Renewable ethanol is manufactured in a biorefinery by fermenting sugars into alcohol. In the EU, these sugars typically come from a variety of agricultural sources such as wheat, corn, barley, rye, triticale, and sugar beet. While the feedstock used typically varies depending on market conditions, the majority of renewable ethanol biorefineries are built to specifically process either grains or sugar beets. Currently, the most commonly used feedstocks in Europe are corn, sugar beet and wheat.
The ethanol production process includes several steps, of which the most important are:
extraction of sugars from feedstock
The process can vary slightly depending on the feedstock used.
Ethanol Biorefineries: The Centre of a New Economic System
What is advanced ethanol?
Advanced ethanol is produced by using agricultural residues such as straw, non-food ligno-cellulosic materials and waste.
The complex production process for ethanol made from cellulosic material, waste or residues requires breaking down the feedstock into fermentable sugars. To achieve this, innovative technologies in the form of enzymatic hydrolysis and pre-treatment are used. Once this process is completed, the remaining production steps are similar to those used to make ethanol from agricultural crops.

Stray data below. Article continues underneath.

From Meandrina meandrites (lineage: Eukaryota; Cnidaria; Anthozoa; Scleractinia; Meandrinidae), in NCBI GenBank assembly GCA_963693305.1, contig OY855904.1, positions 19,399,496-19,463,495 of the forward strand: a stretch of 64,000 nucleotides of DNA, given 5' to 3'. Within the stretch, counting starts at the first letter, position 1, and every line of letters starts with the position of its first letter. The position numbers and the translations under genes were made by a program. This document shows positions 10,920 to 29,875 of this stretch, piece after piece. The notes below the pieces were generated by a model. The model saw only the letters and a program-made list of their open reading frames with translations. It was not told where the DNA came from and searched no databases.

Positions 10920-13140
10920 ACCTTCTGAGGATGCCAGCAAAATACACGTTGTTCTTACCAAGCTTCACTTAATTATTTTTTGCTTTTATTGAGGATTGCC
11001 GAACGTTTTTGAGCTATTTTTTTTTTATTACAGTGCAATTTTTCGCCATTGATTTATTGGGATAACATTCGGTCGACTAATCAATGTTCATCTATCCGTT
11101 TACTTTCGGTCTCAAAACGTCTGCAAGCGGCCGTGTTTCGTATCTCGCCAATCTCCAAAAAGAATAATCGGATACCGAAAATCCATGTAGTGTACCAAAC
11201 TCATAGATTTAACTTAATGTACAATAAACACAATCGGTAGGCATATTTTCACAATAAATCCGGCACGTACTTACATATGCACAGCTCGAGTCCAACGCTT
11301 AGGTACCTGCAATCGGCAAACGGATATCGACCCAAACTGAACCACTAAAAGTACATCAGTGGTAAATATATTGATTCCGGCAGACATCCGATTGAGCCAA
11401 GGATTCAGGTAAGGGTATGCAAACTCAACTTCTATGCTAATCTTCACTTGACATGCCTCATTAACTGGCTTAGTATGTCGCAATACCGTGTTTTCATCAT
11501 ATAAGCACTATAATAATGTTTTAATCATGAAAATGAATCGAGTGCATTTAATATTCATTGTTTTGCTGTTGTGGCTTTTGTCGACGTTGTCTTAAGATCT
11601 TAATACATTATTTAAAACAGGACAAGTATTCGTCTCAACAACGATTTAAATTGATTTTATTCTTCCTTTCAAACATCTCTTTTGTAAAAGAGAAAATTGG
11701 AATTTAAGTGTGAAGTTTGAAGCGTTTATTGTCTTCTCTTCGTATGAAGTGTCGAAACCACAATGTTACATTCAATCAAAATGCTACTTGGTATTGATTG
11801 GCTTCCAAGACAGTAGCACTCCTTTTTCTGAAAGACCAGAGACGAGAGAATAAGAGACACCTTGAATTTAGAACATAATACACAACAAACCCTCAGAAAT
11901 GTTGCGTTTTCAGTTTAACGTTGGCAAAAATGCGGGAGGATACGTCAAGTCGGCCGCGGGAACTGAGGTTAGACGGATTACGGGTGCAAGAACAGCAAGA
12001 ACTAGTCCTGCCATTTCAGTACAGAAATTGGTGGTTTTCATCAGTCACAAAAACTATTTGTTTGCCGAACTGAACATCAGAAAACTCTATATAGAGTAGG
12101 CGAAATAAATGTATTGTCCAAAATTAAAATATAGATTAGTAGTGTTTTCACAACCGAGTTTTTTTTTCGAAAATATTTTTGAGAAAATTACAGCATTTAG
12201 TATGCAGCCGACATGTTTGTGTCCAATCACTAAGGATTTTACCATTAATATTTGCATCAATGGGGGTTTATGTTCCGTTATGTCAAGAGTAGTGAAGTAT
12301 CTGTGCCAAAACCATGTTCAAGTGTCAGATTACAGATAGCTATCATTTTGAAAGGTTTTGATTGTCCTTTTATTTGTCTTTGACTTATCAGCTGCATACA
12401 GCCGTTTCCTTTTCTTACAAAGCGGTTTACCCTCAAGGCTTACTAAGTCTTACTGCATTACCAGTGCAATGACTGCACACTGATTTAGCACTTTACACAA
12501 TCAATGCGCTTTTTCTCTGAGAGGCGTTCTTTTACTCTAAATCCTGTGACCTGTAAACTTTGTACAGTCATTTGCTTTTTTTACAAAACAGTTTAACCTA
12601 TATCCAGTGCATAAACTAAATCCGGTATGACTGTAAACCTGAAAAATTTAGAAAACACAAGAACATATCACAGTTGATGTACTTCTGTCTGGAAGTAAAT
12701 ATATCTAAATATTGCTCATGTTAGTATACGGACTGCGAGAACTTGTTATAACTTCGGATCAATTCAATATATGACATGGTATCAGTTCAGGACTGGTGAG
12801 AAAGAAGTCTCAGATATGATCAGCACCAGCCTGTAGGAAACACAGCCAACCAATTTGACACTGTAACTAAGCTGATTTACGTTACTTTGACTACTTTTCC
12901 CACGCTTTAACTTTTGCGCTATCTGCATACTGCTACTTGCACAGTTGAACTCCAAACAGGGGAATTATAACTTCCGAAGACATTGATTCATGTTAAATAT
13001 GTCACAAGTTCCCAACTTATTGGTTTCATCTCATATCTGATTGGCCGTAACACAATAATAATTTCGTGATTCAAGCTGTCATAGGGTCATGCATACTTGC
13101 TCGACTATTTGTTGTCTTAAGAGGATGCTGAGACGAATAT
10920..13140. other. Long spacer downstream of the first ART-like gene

The feedstock for advanced ethanol is typically from the non-edible parts of crops such as straw, corn cobs and husks, and also dedicated energy crops. The biodegradable fraction of municipal solid waste is considered to be a promising feedstock.
Processing this feedstock requires high-tech facilities, pioneering enzyme and yeast extraction technologies as well as highly skilled people.
Ethanol made from cellulosic, waste or residue material has the same chemical characteristic as any other type of ethanol; when used as an alternative fuel, it is commonly known as second-generation ethanol.